Look at that 87% feedback rating… feels so good! I feel badly about the 15 novels that fell through the cracks.. some of them I didn’t review because they were problematic and I didn’t want to read them and others because I didn’t manage my time right and no longer had access to those books, but I got to a majority of the books and it feels like a true success!

I’m going to steer clear of Netgalley for a while.. I have quite a few books on my shelves and ebooks that I want to get to. I have some books on my shelves I should have read a LONG time ago, but now I am free to read what I want. Maybe I’ll reread a few things. Who knows? I might request the occasional Netgalley read, but for now my book shelves look really good to me.

This Netgalley clean-up took months! I kinda messed things up for myself when I did my book a day thing for the longest time.. it burned me out. Especially writing reviews all the time. It made me so unhappy with my blog and I just wanted to get back to writing posts the way I used to… daily, but whatever I wanted. It’d be nice to do some tags again. I have a couple of projects I’m thinking of doing. All I know is.. it feels good to be free!

Thanks for reading! Let me know your thoughts down in the comments below.

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-Till next time!

Fresh Ink: A Review

Fresh Ink by Many Authors

My Rating: 5 Stars!

Cover Rating: 5/10 it’s an ok cover. A bit generic. I think they could have done something really cool with graffiti art showcasing some really great art of people of all colors, shapes, and sizes. I think it was a missed opportunity.

Publisher: Random House Children’s

Publish Date: August 14th, 2018

Number of Pages: 208 pages

Received: Netgalley provided an e-arc in exchange for an honest review.

Purchase: Amazon

Synopsis:

“In partnership with We Need Diverse Books, thirteen of the most recognizable, diverse authors come together in this remarkable YA anthology featuring ten short stories, a graphic short story, and a one-act play from Walter Dean Myers never before in-print.

Careful–you are holding fresh ink. And not hot-off-the-press, still-drying-in-your-hands ink. Instead, you are holding twelve stories with endings that are still being written–whose next chapters are up to you.

Because these stories are meant to be read. And shared.

Thirteen of the most accomplished YA authors deliver a label-defying anthology that includes ten short stories, a graphic novel, and a one-act play. This collection will inspire you to break conventions, bend the rules, and color outside the lines. All you need is fresh ink.”

Musings:

Eraser Tattoo by Jason Reynolds

““I love you.” It slipped easily from his lips. Like breathing. Like usual.”

This was a sweet little story. I didn’t realize that eraser tattoos were a thing. It was a pretty little slice of life and I loved it. The writing of this little short story was beautiful. It really drew me in!

Meet Cute by Malinda Lo

“Tamia cocked her head at Nic. “Is gender-flipped Sulu gay too?””

This was another really cute little story about the art of subtle.. yet not so subtle communication. I thought it was cool to see the curiosity of meeting a prospective love and wonder if they were of the same sexuality as you on top of wondering if there is actually any interest in the first place. I also loved that this took place at a comic-con.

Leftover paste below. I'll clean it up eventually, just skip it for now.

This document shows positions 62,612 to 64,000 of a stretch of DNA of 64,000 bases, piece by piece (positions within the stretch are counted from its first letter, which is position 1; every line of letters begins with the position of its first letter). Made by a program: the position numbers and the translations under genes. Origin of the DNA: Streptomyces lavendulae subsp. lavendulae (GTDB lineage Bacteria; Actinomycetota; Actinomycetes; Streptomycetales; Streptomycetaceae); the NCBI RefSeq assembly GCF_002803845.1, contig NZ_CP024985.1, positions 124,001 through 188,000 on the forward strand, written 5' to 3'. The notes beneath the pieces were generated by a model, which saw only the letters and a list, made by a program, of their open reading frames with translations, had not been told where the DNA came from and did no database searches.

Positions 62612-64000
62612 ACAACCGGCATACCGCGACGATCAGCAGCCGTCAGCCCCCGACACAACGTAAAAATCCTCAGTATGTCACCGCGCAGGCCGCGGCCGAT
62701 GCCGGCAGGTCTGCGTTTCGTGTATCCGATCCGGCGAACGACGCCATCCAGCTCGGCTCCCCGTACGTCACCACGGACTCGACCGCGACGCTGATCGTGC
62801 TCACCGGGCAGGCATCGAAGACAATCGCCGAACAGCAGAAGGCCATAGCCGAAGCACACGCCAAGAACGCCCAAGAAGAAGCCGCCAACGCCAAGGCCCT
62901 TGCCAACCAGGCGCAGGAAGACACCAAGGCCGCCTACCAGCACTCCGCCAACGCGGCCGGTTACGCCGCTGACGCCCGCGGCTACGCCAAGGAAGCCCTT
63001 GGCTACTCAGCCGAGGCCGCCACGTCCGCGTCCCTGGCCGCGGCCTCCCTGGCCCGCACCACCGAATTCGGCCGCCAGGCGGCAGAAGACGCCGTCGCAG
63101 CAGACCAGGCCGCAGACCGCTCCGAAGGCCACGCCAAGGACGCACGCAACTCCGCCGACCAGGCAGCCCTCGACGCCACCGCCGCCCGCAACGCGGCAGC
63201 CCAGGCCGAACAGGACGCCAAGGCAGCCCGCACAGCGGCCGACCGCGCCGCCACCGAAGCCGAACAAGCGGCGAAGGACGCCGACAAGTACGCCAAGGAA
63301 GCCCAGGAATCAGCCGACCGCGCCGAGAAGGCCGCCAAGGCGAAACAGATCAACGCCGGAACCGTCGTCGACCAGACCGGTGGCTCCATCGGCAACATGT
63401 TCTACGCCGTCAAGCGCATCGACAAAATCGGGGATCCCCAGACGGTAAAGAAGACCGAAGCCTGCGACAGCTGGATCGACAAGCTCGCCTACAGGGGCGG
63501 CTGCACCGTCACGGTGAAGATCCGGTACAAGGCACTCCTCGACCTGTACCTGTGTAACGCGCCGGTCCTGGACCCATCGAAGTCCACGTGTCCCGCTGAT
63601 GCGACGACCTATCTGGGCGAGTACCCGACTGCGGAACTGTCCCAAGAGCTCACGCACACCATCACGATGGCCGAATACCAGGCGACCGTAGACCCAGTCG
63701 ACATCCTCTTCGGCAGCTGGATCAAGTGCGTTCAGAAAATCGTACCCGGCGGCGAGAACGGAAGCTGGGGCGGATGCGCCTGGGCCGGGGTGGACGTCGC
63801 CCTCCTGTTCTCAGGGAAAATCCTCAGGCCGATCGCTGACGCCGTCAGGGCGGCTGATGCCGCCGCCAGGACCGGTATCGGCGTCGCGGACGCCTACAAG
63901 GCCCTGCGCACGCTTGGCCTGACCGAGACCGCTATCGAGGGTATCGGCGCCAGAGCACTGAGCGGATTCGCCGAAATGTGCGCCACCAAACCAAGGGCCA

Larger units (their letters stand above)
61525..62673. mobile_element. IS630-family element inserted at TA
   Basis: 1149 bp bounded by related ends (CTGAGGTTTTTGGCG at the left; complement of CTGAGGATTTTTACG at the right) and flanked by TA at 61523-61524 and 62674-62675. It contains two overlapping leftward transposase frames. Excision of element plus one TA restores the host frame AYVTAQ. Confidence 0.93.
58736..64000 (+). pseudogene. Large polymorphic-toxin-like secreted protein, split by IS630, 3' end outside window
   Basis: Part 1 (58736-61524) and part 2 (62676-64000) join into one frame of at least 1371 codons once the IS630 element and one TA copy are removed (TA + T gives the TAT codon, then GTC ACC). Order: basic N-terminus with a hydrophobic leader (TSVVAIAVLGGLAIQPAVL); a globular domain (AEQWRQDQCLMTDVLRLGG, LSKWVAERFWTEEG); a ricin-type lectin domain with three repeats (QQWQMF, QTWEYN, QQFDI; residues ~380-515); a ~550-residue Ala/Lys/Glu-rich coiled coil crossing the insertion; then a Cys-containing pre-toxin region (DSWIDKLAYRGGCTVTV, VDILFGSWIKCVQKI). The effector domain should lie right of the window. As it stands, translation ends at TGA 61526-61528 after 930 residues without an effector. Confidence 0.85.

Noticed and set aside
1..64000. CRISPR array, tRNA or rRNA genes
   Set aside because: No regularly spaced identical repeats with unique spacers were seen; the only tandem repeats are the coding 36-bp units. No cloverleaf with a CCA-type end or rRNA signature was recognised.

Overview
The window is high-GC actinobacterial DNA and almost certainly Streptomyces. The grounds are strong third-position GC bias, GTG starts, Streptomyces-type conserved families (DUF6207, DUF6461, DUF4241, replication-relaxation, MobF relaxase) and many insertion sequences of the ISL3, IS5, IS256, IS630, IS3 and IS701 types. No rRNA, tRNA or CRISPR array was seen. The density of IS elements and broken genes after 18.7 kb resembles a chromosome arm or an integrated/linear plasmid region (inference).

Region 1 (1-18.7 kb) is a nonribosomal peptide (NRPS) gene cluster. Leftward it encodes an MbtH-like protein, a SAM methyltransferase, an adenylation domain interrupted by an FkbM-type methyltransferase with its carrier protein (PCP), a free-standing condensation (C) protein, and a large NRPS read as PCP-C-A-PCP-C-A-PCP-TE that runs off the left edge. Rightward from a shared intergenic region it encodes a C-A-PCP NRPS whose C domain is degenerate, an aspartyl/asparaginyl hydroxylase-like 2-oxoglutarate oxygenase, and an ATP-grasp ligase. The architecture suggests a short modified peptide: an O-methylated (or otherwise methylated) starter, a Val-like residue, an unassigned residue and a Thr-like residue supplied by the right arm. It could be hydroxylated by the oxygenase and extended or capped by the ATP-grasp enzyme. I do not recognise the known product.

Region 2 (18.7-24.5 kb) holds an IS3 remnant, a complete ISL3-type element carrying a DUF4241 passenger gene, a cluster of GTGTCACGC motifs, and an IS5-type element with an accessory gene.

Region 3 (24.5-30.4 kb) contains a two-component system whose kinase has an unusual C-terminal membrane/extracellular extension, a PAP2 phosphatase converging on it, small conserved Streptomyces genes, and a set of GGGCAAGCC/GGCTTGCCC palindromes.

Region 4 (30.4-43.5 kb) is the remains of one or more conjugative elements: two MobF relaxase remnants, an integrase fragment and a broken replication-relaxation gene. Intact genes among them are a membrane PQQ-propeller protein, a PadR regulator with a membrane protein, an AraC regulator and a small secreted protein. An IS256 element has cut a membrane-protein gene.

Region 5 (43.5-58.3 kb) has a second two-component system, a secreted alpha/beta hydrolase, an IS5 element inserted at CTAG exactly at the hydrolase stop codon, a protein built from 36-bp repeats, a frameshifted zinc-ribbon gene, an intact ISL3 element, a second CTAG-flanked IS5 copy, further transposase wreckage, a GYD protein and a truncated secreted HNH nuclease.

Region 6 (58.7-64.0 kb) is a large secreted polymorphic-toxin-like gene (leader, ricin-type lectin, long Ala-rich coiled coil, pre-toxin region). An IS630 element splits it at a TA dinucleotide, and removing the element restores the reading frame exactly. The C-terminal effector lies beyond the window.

Don’t Pass Me By by Eric Gansworth

“He glanced down at my paper. “I see. Hubert. But you know, the assignment wasn’t a self-portrait.” “It was, if you’re white,” I said.”

This story is one of my favorites. I so enjoyed seeing race depicted in this way. A lot of thought went into this. I could see in my mind very clearly what this would have looked like as it played out. Very well-written.

Be Cool for Once by Aminah Mae Safi

“He pulled out a Chap Stick and swiped it across his lips. Like he’d decided to draw shining arrows to all of Shirin’s favorite parts.”

I loved this short story! Shirin and the way she thinks of the guy she’s been crushing on is exactly me. I really loved how her thoughts were written.. with that dramatic flavor of a girl in love. It all put a huge smile on my face.

Tags by Walter Dean Myers

“BIG EDDIE works hard at his tag, which is the letters spelling out smoke sitting on a bed of flames.”

This story was oddly powerful to me. It felt so real. Which is something because it was set in the afterlife. I liked the style of it, written like a play. It reminded me of the sad reality of gang violence. The lives that are lost and for what? It’s a culture of kill or be killed that should never have had to been a part of reality.

Why I Learned to Cook by Sara Farizan

““You don’t apologize for who you are. I’m an old lady now and perhaps that doesn’t mean much in the world we live in, but I exist and I shouldn’t have to be sorry for that. As a woman, you have to know that. Don’t ever apologize for who you are,””

Another super sweet little story. This one made my heart all happy. I loved seeing so much cultural influence in this story. The food and the places it all felt rooted in a experience totally different from my own and I loved that.

A Stranger at the Bochinche by Daniel José Older

“Gather, my children, I have a story.”

I feel like this story could have been made into a much longer one. It was packed with great description and full of adventure. I really liked it!

A Boy’s Duty by Sharon G. Flake

“Slaughtering pigs and wringing chicken necks did as much to chase me toward books as any teacher ever did.”

Again I could see this being a whole book. I really liked the character and I loved seeing how he dreamed. This was a really cool historical set short story!

One Voice: A Something in Between Story by Melissa de la Cruz

“I wanted everyone to see the truth—that even Stanford wasn’t free from this kind of hate.”